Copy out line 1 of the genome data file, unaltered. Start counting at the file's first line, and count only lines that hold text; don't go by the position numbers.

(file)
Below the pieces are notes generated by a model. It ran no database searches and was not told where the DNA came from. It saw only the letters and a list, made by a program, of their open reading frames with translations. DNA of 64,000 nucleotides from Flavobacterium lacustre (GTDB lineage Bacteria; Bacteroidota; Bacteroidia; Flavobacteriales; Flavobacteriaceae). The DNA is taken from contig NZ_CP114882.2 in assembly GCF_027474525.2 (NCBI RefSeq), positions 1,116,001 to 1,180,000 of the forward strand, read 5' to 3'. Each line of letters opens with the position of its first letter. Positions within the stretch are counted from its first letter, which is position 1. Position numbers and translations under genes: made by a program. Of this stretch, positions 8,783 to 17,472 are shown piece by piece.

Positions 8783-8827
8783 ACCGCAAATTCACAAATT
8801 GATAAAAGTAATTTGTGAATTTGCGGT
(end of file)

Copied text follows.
Below the pieces are notes generated by a model. It ran no database searches and was not told where the DNA came from. It saw only the letters and a list, made by a program, of their open reading frames with translations. DNA of 64,000 nucleotides from Flavobacterium lacustre (GTDB lineage Bacteria; Bacteroidota; Bacteroidia; Flavobacteriales; Flavobacteriaceae). The DNA is taken from contig NZ_CP114882.2 in assembly GCF_027474525.2 (NCBI RefSeq), positions 1,116,001 to 1,180,000 of the forward strand, read 5' to 3'. Each line of letters opens with the position of its first letter. Positions within the stretch are counted from its first letter, which is position 1. Position numbers and translations under genes: made by a program. Of this stretch, positions 8,783 to 17,472 are shown piece by piece.